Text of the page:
• The remote host 110 then applies 214 the style in those cases when it is appropriate. The resource style parameter indicates the type of style that should be applied to the renderable content. The resource style may be specified using cascading style sheets (“CSS”) in some embodiments or other formats of specifying style. Alternatively, the resource style may be a reference to predefined styles stored on the remote host 110, which may be stored in CSS or other formats. In some embodiments, a null, empty, default value, or the like may indicate to the remote host 110 to apply its own style. The resource request may not include a resource style in other embodiments. The remote host 110 may apply its own style if none is specified.
  • Next, the remote host 110 determines 216 whether additional resources were requested. If another resource is needed, the remote host 110 returns to step 204 for the next resource. Otherwise, the remote host 110 proceeds with returning 218 the styled, renderable content in response to the request. In other embodiments, the steps 204 to 214 may be performed in parallel by performing each step for all resources before proceeding to the next or by creating a separate thread for each resource requested with the threads running in parallel.
  • When each resource that was requested has been processed, the remote host 110 returns 218 the styled, renderable content in a response sent to the local host. In some embodiments, the response may comprise the styled, renderable content broken up by each resource requested. In other embodiments, each resource is returned in a separate response as soon as processing of that resource is completed to speed loading of the web page. Once the local site 120 or user 142 receives the response, it parses the response and displays the styled, renderable content in the appropriate region.
  • In some embodiments, the remote 110 and/or local host 120 engages in caching. For content individualized for a single user, the local host 120 may cache the styled, renderable content for the duration of the user's session and may clear the cached content if a request has not been received from the user 142 within a predetermined time. For non-individualized content, the local host 120 may cache the content for a predetermined time, such as a day, a week, a month, or the like.
  • The remote host 110 may cache non-individualized content for predetermined time, or it may check a modified date of the resource to determine whether to use the cached content. In some embodiments, the remote host 110 may clear a portion of its cache and/or notify the local host 120 when a resource has been modified. Alternatively, the remote host 110 may delete content from the cache when the space is needed for new content. For individualized content, the remote host 110 may cache a partially processed resource without the individualizing attributes applied. The remote host 110 may also clear individualized content after a predetermined time or when space is needed. For cached content, the remote host 110 immediately returns the cached content when a request is received and it does not perform steps 204 to 214.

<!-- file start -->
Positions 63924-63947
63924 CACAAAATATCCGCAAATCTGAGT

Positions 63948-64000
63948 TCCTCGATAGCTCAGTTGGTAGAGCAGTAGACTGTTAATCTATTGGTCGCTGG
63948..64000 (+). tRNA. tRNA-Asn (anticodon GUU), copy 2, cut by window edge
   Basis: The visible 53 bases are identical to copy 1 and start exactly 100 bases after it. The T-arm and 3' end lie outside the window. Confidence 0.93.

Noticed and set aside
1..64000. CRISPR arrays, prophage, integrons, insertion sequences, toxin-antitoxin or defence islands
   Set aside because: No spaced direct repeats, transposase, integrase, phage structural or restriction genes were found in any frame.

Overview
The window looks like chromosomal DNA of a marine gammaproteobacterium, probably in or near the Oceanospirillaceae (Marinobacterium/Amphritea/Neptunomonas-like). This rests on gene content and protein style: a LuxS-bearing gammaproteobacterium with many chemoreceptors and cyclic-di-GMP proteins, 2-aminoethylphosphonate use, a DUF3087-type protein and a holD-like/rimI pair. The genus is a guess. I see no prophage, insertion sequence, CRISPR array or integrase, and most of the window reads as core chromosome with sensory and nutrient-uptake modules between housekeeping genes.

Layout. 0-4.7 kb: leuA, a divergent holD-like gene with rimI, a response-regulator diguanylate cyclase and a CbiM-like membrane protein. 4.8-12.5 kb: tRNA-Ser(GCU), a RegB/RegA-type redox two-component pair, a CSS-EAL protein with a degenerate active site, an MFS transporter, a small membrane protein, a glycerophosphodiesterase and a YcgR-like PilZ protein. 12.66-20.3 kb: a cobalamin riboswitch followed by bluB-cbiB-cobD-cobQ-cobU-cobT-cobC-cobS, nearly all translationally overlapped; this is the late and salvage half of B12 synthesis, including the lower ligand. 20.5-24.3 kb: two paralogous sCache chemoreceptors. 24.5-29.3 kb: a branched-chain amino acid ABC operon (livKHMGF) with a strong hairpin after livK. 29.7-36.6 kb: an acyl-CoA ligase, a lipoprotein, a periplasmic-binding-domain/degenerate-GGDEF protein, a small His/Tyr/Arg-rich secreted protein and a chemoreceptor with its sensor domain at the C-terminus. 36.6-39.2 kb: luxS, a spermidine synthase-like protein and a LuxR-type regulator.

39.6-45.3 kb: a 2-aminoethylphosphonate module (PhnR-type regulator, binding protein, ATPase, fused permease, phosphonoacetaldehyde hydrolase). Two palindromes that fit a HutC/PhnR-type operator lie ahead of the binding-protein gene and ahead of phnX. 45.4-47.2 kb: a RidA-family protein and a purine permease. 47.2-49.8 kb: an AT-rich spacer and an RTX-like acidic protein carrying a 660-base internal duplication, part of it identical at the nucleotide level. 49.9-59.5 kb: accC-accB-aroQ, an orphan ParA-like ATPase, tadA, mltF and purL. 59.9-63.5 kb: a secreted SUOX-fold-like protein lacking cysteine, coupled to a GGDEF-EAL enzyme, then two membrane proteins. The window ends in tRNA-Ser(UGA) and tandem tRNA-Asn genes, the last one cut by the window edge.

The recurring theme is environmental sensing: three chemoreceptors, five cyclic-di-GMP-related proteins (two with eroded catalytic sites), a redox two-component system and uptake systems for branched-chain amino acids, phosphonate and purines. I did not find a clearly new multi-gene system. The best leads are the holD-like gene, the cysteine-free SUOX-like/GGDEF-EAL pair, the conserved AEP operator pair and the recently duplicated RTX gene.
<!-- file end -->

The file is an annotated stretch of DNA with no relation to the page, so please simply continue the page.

• FIG. 3 is a web page 300 containing multiple regions 310, 320, 330 requiring resource requests to load content. The web page 300 also contains content from the local site 340. In FIG. 3, resource requests are depicted in the region where the returned content is to be loaded. One region 310 may require a header from the remote host 110. The local host 120 may submit a resource request with a resource ID 311 of “Header,” a render type 312 of “HTML,” and a resource style 313 of “Lorem-Ipsum.” The “Header” resource may comprise a “SiteSlogan” attribute 315 and a “SiteSubSlogan” attribute 316 that specify text to appear in the header. Another region 320 may require a menu, so the resource ID 321 is “Menu.” For this request, the local host 120 may wish to specify its own style, so it sets the resource style 323 to “None.” The “Menu” may accept an “ItemCount” attribute 325 that specifies the number of items in the menu. Finally, for a footer region, the local host 120 may submit a request with a resource ID 331 of “Footer,” that takes “ContactEmail” 335 as an attribute.
  • FIG. 4 is a web page 400 that results once the local host 120 has received and parsed responses to its resource requests. A header 410 contains the text 415, 416 from the “SiteSlogan” attribute 315 and “SiteSubSlogan” attribute 316 passed to the remote host 110. Additionally, the remote host 110 has applied its own attributes to the header 410, such as by inserting a “Log in” link 417 in the upper right hand corner. Similarly, the footer 430 has a set of links 437 inserted by the remote host 110. The local host 120 has applied its own style to the menu 420. This may allow a user to distinguish between features, such as the menu 420, that will allow for navigation of the web pages on the local host 120 and features, such as the footer links 437, that will allow for navigation of web pages on the remote host 110 or among several hosts. The local host 120 may have overwritten the style applied by the remote host 110, or no style may have been applied.